in Civilising rural Ireland
Open Access (free)
The co-operative movement, development and the nation-state, 1889–1939
Author: Patrick Doyle

Civilising Rural Ireland examines how modern Ireland emerged out of the social and economic transformation prompted by the rural co-operative movement. The movement emerged in response to systemic economic problems that arose throughout the nineteenth century and coincided with a wide-ranging project of cultural nationalism. Within a short space of time the co-operative movement established a swathe of creameries, agricultural societies and credit societies, leading to a radical reorganisation of rural Ireland and helping to create a distinctive Irish political economy. The work of overlooked co-operative experts is critically examined for the first time and reinserted into the process of state development. The interventions of these organisers, intellectuals and farmers built up key institutions that shaped everyday life across rural communities. The movement weathered war and revolution, to become an indispensable part of an Irish state infrastructure after independence in 1922. The strained relationship and economic rivalry that developed between Irish and British co-operators is also explored in order to illuminate the changing relationship between Ireland and the United Kingdom from an economic perspective. Civilising Rural Ireland will appeal to a wide audience interested in modern Irish history and readers are introduced to an eclectic range of personalities who shared an interest in co-operation and whose actions possessed important consequences for the way Ireland developed. The creative use of local and national sources, many of which are examined for the first time, mean the book offers a new perspective on an important period in the making of modern Ireland.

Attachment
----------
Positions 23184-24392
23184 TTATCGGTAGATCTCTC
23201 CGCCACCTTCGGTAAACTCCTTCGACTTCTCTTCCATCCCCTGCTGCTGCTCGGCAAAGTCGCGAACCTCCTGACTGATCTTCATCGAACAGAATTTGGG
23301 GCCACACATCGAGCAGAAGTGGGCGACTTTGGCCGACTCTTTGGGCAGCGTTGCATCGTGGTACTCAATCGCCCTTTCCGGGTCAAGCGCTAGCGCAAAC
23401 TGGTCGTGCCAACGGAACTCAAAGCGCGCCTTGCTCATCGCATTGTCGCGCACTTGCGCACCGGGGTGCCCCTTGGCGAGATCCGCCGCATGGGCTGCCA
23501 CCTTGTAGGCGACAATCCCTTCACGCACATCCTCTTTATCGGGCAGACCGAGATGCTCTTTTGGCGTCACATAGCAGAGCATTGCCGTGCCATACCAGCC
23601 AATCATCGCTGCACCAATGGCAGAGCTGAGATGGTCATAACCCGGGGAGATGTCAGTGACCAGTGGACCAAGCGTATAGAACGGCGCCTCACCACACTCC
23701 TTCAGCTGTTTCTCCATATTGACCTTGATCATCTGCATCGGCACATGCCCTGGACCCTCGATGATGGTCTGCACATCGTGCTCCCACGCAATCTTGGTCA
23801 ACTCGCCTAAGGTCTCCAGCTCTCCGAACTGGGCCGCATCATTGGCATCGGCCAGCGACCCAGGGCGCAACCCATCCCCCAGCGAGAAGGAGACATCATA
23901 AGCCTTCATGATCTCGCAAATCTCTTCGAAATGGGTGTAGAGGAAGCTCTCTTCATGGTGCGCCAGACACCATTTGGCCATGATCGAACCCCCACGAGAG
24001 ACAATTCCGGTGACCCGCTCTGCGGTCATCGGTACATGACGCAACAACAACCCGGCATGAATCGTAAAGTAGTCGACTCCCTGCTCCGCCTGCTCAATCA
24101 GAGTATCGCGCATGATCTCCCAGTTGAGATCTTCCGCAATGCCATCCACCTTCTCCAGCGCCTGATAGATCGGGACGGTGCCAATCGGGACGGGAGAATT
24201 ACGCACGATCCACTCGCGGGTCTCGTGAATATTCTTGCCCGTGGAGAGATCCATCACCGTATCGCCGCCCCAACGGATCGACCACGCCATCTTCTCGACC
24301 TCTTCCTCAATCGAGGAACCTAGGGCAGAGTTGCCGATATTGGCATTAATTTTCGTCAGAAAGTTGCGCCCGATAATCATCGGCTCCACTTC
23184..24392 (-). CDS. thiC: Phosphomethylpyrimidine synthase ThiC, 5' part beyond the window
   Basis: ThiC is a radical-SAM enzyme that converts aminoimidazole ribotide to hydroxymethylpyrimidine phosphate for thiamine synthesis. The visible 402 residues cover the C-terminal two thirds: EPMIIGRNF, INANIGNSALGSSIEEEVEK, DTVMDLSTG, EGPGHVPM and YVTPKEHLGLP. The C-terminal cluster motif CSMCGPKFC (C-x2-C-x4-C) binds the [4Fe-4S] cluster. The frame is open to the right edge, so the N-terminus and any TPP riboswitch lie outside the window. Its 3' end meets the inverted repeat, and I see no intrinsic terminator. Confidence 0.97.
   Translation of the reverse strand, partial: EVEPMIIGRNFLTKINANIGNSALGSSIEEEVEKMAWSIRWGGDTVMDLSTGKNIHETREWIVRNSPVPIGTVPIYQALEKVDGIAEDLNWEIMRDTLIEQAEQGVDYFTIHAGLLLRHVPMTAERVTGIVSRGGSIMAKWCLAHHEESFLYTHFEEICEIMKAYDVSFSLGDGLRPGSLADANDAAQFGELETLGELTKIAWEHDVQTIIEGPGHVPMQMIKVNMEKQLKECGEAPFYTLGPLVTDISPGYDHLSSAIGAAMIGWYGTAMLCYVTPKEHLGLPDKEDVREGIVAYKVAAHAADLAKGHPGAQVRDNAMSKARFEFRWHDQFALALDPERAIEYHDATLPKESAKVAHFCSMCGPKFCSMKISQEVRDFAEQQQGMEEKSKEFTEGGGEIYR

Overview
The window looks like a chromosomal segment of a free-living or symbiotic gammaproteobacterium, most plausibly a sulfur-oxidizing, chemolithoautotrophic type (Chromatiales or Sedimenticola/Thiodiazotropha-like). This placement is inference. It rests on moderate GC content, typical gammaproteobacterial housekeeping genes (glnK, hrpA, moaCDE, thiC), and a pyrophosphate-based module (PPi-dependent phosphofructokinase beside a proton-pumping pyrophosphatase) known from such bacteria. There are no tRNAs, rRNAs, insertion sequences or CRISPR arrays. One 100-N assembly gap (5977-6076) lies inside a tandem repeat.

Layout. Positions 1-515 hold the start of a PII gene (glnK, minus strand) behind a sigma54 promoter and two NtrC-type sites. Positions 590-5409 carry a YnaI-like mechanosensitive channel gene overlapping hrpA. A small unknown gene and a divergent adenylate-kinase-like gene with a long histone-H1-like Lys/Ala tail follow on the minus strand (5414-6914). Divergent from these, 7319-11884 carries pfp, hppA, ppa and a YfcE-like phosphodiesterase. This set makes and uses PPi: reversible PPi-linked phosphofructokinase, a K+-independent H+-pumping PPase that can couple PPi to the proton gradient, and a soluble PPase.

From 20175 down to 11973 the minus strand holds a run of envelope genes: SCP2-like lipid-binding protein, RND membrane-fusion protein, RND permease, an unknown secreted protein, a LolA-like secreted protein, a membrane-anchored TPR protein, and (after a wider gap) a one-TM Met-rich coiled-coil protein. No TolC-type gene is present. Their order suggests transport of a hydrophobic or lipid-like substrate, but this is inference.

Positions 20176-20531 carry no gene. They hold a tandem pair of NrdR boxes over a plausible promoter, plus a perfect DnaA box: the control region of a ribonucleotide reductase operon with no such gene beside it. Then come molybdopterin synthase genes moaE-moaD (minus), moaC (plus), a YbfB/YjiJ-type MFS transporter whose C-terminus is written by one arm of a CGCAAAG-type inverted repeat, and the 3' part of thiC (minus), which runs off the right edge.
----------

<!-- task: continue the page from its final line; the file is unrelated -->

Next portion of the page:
Open Access (free)
Patrick Doyle

exploring the intellectual development of the co-operative movement, it has been shown that the political economy of co-operation affected the development of Irish nationalism in the early twentieth century. One way in which Sinn Féin nationalists differentiated themselves from their constitutionalist rivals who dominated Irish politics was in the attitude towards co-operative societies. Sinn Féin's appropriation of a pro-co-operative position positioned the party as sympathetic to the socio-economic concerns of the farming population. Before the

in Civilising rural Ireland
Perspectives on civilisation in Latin America
Jeremy C.A. Smith

world societies and indigenous civilisations sum up the landscape of contemporary civilisational analysis at the time of writing. Where civilisational analysis has stretched its latitude to examine African, new world and indigenous civilisations, only limited progress has been made. This chapter begins to address these lacunae with modest moves to apply the model of inter-​civilisational engagement outlined in Chapters 4 and 5 to modern 152 152 Debating civilisations perspectives in culture and the arts, politics, theology and political economy produced in Latin

in Debating civilisations
Jeremy C.A. Smith

conclusions leave the impression that the two paradigms are mutually exclusive. It is evident that there is no dialogue. One would be possible, however, on the basis of unorthodox interpretations of Marxist political economy that address problematics of capitalism, power and civilisations together. There are traces of interest in civilisational problematics in Marx and Gramsci’s work on the symbolic and cultural dimensions of social formations. A more complete political economy of civilisational interaction in Cox’s work brings Marx and Gramsci together with others in a

in Debating civilisations
David Morrison

’s embrace of a neo-liberal political economy. 59 It also allows an attempt to construct chains of equivalence across a wider range of social groups than the socialist discourse of Old Labour. For example, the absence of any socialist intertextuality in this discourse, along with its stress on personal responsibility, enables it to appeal to voters who have formerly voted Conservative out of

in The Third Way and beyond